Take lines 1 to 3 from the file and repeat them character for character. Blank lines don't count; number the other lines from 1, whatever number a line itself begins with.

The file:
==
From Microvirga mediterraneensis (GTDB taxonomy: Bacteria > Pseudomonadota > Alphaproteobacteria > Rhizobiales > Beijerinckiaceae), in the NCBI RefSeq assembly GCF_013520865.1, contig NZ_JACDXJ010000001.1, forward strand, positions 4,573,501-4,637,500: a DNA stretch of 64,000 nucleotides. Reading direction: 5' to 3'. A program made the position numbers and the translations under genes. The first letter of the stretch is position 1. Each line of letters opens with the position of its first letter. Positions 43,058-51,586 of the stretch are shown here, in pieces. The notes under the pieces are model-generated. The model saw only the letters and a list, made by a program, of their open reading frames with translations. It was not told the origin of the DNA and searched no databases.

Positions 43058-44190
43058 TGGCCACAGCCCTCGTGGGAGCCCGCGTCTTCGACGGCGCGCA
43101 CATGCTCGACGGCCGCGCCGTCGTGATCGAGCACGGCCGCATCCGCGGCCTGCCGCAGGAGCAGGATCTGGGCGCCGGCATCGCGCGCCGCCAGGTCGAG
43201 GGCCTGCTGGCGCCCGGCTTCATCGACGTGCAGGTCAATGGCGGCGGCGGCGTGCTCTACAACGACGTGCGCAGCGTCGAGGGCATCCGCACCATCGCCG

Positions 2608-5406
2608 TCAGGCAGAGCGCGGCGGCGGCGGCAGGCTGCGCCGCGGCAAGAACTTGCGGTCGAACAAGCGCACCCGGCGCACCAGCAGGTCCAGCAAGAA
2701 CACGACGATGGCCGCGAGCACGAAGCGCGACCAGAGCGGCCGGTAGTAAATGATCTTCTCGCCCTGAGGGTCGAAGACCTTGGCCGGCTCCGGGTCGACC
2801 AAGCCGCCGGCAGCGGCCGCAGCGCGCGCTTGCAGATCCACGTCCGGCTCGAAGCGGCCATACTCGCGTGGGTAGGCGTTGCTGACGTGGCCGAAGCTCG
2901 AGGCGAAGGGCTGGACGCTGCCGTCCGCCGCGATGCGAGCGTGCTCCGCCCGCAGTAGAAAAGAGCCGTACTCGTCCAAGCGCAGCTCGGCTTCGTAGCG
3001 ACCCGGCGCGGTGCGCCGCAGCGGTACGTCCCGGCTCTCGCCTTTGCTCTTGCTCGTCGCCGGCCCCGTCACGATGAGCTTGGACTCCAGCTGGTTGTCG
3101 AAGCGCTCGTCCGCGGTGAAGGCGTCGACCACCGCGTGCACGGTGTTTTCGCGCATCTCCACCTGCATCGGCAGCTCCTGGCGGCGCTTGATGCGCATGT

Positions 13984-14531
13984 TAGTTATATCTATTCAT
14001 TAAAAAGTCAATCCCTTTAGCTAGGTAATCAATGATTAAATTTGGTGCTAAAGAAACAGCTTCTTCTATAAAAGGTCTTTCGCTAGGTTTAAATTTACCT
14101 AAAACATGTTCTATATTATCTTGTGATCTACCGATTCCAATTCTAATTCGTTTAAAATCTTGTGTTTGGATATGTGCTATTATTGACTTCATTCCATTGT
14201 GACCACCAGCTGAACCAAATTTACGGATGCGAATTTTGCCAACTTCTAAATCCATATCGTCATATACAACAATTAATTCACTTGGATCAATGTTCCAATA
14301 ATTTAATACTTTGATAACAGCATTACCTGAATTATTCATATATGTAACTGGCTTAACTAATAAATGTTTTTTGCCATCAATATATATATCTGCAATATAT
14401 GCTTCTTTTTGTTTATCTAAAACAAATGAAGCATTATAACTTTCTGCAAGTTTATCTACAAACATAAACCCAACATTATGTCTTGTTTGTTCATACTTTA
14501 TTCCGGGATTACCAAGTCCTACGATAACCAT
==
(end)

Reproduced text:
From Microvirga mediterraneensis (GTDB taxonomy: Bacteria > Pseudomonadota > Alphaproteobacteria > Rhizobiales > Beijerinckiaceae), in the NCBI RefSeq assembly GCF_013520865.1, contig NZ_JACDXJ010000001.1, forward strand, positions 4,573,501-4,637,500: a DNA stretch of 64,000 nucleotides. Reading direction: 5' to 3'. A program made the position numbers and the translations under genes. The first letter of the stretch is position 1. Each line of letters opens with the position of its first letter. Positions 43,058-51,586 of the stretch are shown here, in pieces. The notes under the pieces are model-generated. The model saw only the letters and a list, made by a program, of their open reading frames with translations. It was not told the origin of the DNA and searched no databases.

Positions 43058-44190
43058 TGGCCACAGCCCTCGTGGGAGCCCGCGTCTTCGACGGCGCGCA